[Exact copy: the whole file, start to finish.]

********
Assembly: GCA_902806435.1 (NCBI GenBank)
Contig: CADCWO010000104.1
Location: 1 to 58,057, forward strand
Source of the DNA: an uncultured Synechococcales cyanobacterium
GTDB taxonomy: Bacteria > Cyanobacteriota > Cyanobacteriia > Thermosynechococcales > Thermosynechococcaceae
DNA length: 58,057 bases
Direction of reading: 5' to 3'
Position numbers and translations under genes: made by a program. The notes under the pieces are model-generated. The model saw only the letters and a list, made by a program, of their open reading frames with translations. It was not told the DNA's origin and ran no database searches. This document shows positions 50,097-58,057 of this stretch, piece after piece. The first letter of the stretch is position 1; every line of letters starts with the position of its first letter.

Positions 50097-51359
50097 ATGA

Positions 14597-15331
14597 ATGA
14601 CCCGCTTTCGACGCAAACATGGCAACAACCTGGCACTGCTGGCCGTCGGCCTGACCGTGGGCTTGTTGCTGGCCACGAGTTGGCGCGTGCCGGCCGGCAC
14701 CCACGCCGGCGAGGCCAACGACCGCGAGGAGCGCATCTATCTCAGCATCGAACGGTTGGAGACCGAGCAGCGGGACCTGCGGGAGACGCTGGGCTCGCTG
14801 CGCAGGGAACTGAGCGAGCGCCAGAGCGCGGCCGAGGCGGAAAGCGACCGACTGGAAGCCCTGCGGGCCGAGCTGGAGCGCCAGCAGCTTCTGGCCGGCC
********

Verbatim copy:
Assembly: GCA_902806435.1 (NCBI GenBank)
Contig: CADCWO010000104.1
Location: 1 to 58,057, forward strand
Source of the DNA: an uncultured Synechococcales cyanobacterium
GTDB taxonomy: Bacteria > Cyanobacteriota > Cyanobacteriia > Thermosynechococcales > Thermosynechococcaceae
DNA length: 58,057 bases
Direction of reading: 5' to 3'
Position numbers and translations under genes: made by a program. The notes under the pieces are model-generated. The model saw only the letters and a list, made by a program, of their open reading frames with translations. It was not told the DNA's origin and ran no database searches. This document shows positions 50,097-58,057 of this stretch, piece after piece. The first letter of the stretch is position 1; every line of letters starts with the position of its first letter.

Positions 50097-51359
50097 ATGA

Positions 14597-15331
14597 ATGA
14601 CCCGCTTTCGACGCAAACATGGCAACAACCTGGCACTGCTGGCCGTCGGCCTGACCGTGGGCTTGTTGCTGGCCACGAGTTGGCGCGTGCCGGCCGGCAC
14701 CCACGCCGGCGAGGCCAACGACCGCGAGGAGCGCATCTATCTCAGCATCGAACGGTTGGAGACCGAGCAGCGGGACCTGCGGGAGACGCTGGGCTCGCTG
14801 CGCAGGGAACTGAGCGAGCGCCAGAGCGCGGCCGAGGCGGAAAGCGACCGACTGGAAGCCCTGCGGGCCGAGCTGGAGCGCCAGCAGCTTCTGGCCGGCC